I’ve got a hard question for you today, and one that can automatically make or break your entire life experience based on how you truly feel about it. So I want you to take 15 or 20 seconds, close your eyes, and try to answer it for yourself as honestly as possible: Are you a good person? Have you done it? Now once more, close your eyes and ask yourself the reverse: Am I a bad person? I ask you to answer these things separately because your responses to them can tell different stories. I typically relate somewhat to both of them.
Most people I’ve talked to answer those questions based on their actions, based on how many good things they do versus how many bad things they do. That’s how I did it when I was growing up. I figured I was a good person as long as I did about 9 good things for every 1 bad thing and avoided any really huge mistakes. In practice, this meant that I grew up believing I was a bad person.
So here’s a question for you: is it just for a child to grow up believing they are a bad person?
Well, assuming that the child has done some bad things (which I certainly did), yes, it is. Every civilization that we’ve ever found has a system of justice because it is a necessary law of nature that effect follows cause. You reap what you sow. What goes around comes around. For every action, there is an equal and opposite reaction. It makes sense and it keeps society functioning, and for children at least, there is usually mercy.
But for me, and for many other people I’ve worked with, mercy wasn’t enough. I gave my all and tried my hardest to be a good person, and still couldn’t measure up. See, what mercy really means is that you’re found guilty, but the punishment is withheld. Maybe that’s because there were extenuating circumstances, such as in the case of a child who may not have known better, or because the injured party is choosing to show compassion, or whatever the case may be. But you are still guilty. I still knew that I had failed to measure up to my idea of a “good person,” and it tore me up.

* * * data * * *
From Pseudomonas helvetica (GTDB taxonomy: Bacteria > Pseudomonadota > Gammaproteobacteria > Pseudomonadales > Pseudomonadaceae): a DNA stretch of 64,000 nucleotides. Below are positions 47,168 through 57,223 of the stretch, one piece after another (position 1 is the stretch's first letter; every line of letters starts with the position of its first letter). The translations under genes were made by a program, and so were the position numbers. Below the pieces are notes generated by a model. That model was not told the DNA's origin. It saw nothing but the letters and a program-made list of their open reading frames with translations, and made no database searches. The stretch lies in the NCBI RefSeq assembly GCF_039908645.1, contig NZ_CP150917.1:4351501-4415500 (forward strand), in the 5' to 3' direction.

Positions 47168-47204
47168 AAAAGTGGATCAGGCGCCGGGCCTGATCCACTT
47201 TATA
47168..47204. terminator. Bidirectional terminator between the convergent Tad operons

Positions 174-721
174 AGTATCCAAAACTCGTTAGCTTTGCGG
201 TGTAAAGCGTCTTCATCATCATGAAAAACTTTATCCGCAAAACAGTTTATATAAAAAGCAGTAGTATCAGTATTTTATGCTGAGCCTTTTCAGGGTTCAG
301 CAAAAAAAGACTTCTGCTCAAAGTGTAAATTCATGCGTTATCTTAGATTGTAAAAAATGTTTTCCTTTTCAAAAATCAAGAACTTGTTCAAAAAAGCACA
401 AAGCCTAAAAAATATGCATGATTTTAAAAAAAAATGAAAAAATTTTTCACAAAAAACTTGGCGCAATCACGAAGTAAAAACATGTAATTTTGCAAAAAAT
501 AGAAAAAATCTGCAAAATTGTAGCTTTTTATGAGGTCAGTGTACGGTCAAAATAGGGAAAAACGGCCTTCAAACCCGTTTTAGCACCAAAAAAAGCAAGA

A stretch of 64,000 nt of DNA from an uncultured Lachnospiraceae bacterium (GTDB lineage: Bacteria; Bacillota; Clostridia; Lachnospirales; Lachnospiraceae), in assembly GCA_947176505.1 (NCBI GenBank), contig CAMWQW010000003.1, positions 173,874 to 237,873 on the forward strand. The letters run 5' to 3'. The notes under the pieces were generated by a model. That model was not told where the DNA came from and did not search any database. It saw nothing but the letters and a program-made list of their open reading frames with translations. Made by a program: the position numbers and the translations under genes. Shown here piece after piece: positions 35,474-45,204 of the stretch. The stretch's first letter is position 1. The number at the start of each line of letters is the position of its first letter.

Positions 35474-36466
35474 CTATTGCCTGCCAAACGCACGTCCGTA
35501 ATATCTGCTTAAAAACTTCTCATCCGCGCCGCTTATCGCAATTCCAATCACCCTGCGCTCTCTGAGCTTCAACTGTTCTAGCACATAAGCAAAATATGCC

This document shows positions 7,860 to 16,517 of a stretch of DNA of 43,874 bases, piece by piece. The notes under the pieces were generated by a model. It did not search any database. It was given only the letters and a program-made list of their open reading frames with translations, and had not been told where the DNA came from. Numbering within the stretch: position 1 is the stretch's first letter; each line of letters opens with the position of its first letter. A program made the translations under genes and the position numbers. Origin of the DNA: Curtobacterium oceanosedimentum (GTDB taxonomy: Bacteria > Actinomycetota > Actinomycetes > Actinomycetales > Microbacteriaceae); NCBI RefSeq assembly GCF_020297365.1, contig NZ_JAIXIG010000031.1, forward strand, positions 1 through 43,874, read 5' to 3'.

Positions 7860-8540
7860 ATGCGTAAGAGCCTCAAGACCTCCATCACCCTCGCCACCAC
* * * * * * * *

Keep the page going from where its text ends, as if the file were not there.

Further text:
Thankfully, I’ve come to believe that there is another choice and that although justice is essential for society, as individuals it is only one of two choices available to us. I said that justice and mercy were a natural law—our other choice is a spiritual law: the law of grace. Under the law of grace, you are not just pardoned, but declared innocent. So even if you do bad things, you still get good in return, at least in the long-term. But here’s the kicker: you can’t let grace exclude justice. You need both. So how is that possible?
To put it simply, it is only possible to properly live under grace when that grace is paid for—and because you’re the one with a debt you can’t pay, it has to be paid for by someone else. For this reason, I personally believe the only way to experience the full measure of grace is to be right with God, but I do think there’s something else you can do if you don’t believe in Him. If there is no God, then grace can only be something we give each other. So if you live your life in grace towards those who offend against you, I think you’ll receive a measure of it yourself.
In either case, the best advice I can give you is humility—by which I mean believing the truth about yourself. Those who feel either very superior or very inferior to others often have great difficulty with this. Believe the best you can of yourself while still being frank and sincere, and allow yourself to live for something a little better than mere justice.
Have a blessed, wonderful day!